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Storm track biases and changes in a warming climate from an extratropical cyclone perspective using CMIP5

Lee, R. W. (2015) Storm track biases and changes in a warming climate from an extratropical cyclone perspective using CMIP5. PhD thesis, University of Reading

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The Fifth Coupled Model Intercomparison Project (CMIP5) provides an unprecedented opportunity to comprehensively explore biases and changes in storm tracks across all seasons using storm-centered feature tracking methods. 29 CMIP5 models in fully-coupled and atmosphereonly configurations are compared to a reanalysis to assess biases, and two Radiative Concentration Pathways simulations are contrasted against the present-day climate to assess future projections. The models are found to have a pervasive equatorward bias in storm track position, and a zonal bias in their tilt. The primary cyclogenesis and storm growth regions have severe negative biases, contributing to an overall lack in the simulated total number of storms. The models generally under-represent the extratropical cyclone intensity, in part related to low spatial resolution. A particularly novel result is that the coupling with ocean and sea-ice components often contributes to the equatorward bias in the storm tracks, but is found to reduce the negative cyclogenesis biases and produce more storms. Many of the storm track biases are associated with equatorward and slow jet biases, and temperature biases. In general, the future projections show a small poleward shift in the storm tracks and a slight contraction in their width, which are strongly associated with changes in the mean flow. This work has given several new insights, for example in demonstrating the robustness of the equatorward decreases in the storm tracks across the seasons. Exceptions to this include the North Atlantic in the winter and spring; and the North Pacific in summer, with the latter example having large uncertainty associated with uniquely large biases. There is a global, year-round decrease in the total number of storms. Cyclone intensity distributions are generally projected to shift slightly towards stronger storms in the Southern Hemisphere while there are few changes in the Northern Hemisphere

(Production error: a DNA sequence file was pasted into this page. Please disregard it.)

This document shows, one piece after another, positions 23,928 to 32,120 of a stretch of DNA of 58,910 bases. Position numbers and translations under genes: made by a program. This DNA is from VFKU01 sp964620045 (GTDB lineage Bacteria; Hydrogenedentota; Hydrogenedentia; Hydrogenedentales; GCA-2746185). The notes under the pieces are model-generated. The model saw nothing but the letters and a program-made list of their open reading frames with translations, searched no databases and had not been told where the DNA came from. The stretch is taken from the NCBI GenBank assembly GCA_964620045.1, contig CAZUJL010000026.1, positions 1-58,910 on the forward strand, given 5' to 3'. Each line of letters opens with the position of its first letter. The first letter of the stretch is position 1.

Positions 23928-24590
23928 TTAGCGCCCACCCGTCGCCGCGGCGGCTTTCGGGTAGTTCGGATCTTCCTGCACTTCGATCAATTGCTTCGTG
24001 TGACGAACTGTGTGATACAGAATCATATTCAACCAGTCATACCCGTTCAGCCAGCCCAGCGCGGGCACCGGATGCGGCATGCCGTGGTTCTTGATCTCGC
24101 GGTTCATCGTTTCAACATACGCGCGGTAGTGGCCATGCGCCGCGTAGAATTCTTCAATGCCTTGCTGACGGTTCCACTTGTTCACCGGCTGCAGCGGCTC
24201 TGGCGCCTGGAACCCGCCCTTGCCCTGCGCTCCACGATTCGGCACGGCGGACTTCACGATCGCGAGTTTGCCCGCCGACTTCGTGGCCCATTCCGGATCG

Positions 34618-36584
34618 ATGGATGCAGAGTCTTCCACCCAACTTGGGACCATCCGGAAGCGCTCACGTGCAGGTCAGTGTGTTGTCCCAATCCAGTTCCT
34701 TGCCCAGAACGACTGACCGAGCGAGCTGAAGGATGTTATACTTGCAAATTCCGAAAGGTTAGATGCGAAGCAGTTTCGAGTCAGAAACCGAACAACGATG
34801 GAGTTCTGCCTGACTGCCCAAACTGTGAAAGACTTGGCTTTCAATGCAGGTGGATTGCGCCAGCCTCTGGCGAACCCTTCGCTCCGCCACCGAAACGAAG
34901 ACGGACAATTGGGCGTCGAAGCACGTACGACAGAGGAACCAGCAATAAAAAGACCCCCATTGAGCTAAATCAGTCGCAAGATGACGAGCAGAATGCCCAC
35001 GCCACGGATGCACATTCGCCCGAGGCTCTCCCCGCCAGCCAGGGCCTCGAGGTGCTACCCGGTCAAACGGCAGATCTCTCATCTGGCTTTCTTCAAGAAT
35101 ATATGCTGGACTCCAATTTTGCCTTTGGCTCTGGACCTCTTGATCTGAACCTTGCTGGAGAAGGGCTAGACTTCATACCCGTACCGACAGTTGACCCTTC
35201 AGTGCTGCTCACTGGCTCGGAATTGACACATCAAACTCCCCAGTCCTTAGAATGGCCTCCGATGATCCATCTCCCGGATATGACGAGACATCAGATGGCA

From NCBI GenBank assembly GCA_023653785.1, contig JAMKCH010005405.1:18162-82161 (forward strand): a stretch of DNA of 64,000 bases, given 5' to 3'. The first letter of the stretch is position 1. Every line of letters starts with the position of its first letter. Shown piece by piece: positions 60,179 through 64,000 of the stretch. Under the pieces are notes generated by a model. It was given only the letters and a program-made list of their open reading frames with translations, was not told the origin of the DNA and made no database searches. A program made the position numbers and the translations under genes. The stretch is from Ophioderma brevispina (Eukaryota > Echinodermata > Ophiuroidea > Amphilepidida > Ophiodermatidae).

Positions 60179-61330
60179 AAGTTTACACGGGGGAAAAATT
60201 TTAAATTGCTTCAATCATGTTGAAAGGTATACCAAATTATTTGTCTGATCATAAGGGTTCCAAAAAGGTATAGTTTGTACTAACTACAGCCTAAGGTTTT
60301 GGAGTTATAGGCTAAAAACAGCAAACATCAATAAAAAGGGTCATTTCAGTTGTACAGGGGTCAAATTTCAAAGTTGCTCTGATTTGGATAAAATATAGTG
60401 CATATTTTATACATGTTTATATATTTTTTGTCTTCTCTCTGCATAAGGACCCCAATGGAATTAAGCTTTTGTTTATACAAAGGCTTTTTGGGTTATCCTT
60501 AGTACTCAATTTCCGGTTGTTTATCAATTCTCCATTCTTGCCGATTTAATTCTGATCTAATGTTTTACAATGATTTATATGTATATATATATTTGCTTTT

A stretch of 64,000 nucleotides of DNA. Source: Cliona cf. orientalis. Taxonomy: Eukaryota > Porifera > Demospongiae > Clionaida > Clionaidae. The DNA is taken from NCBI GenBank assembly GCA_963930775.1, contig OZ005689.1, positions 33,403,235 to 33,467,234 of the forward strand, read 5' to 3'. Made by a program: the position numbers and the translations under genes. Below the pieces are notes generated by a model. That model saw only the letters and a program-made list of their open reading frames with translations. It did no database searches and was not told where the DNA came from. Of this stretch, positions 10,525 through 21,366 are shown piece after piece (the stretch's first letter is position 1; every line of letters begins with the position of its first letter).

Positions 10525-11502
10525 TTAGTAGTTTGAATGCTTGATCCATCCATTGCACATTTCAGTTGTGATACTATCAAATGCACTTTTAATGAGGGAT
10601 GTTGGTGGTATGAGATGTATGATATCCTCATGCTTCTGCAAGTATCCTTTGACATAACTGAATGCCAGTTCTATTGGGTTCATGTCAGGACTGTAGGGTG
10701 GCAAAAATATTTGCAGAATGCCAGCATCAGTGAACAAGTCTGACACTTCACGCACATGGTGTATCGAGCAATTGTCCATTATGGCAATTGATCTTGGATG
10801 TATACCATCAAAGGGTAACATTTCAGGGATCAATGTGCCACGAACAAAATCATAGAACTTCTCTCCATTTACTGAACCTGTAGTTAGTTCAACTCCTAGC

Item Type:Thesis (PhD)
Thesis Supervisor:Hodges, K. and Woollings, T.
Thesis/Report Department:School of Mathematical, Physical and Computational Sciences
Identification Number/DOI:
Divisions:Science > School of Mathematical, Physical and Computational Sciences > Department of Meteorology
ID Code:79416
Date on Title Page:2014

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